|Publication number||US20050041510 A1|
|Application number||US 10/643,327|
|Publication date||Feb 24, 2005|
|Filing date||Aug 19, 2003|
|Priority date||Aug 19, 2003|
|Also published as||EP1658550A2, WO2005020494A2, WO2005020494A3|
|Publication number||10643327, 643327, US 2005/0041510 A1, US 2005/041510 A1, US 20050041510 A1, US 20050041510A1, US 2005041510 A1, US 2005041510A1, US-A1-20050041510, US-A1-2005041510, US2005/0041510A1, US2005/041510A1, US20050041510 A1, US20050041510A1, US2005041510 A1, US2005041510A1|
|Inventors||Jean Khawand, David Hayes, Charbel Khawand, Bin Liu, Jianping Miller|
|Original Assignee||Jean Khawand, Hayes David J., Charbel Khawand, Bin Liu, Miller Jianping W.|
|Export Citation||BiBTeX, EndNote, RefMan|
|Patent Citations (9), Referenced by (15), Classifications (14), Legal Events (1)|
|External Links: USPTO, USPTO Assignment, Espacenet|
This invention relates in general to the field of electronics and more specifically to a method and apparatus for providing interprocessor communications (IPC) using shared memory.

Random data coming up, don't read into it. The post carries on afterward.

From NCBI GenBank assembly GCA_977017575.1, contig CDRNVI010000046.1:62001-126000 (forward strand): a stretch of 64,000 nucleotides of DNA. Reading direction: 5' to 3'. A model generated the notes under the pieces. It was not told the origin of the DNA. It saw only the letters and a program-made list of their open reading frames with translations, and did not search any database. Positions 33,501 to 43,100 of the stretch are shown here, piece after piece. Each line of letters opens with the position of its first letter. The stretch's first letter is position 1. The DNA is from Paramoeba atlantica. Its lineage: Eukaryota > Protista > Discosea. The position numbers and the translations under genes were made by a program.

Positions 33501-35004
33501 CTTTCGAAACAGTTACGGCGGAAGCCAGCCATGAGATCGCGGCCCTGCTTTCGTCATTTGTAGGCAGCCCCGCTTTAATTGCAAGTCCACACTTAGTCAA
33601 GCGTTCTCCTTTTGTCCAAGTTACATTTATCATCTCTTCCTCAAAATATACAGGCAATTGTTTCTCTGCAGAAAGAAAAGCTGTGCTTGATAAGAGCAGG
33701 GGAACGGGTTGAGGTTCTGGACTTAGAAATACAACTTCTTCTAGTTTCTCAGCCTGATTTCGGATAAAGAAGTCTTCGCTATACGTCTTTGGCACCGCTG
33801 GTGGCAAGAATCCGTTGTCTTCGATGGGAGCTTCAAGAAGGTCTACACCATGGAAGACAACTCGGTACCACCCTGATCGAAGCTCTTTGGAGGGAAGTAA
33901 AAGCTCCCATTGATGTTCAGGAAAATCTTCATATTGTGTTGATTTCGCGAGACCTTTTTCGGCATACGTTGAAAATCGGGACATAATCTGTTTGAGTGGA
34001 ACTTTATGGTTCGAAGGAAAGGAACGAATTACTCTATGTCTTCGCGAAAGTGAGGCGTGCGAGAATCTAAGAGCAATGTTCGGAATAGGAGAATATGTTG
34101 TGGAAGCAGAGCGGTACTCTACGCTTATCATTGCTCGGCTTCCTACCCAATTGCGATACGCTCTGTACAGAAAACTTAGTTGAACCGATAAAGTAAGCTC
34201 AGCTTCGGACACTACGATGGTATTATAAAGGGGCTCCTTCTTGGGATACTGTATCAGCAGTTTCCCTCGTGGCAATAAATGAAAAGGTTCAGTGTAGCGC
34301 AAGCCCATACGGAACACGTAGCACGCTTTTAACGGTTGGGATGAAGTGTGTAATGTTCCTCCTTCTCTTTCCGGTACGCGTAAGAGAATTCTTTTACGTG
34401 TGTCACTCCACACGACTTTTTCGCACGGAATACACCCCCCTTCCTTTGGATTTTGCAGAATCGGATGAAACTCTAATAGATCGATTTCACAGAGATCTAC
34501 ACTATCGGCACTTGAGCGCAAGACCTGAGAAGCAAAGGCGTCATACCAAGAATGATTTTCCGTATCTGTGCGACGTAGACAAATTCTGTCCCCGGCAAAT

Prior art techniques for sharing memory used for exchanging messages between two or more processors in an electronic system typically require that the two or more processors be responsible for their own “transmit memory” (memory used by a processor to load data that will be transmitted to another processor). Each processor is responsible for allocating and freeing message memory used for storing messages sent to the other processor(s). These prior art techniques force the static division of shared IPC memory between the two or more processors, meaning that a predetermined amount of the shared memory will need to be allocated to each processor. This may create a suboptimal use of the total shared memory that is available if the transmission of messages between the processors is asymmetrical (e.g., one processor sends more messages than another processor). With pre-allocated memory schemes, one processor's shared memory allocation may be under utilized while a second processor's shared memory allocation may not be enough for its message transmission needs. Given the above, a need exists in the art for a method and apparatus which can help improve the sharing of memory between two or more processors.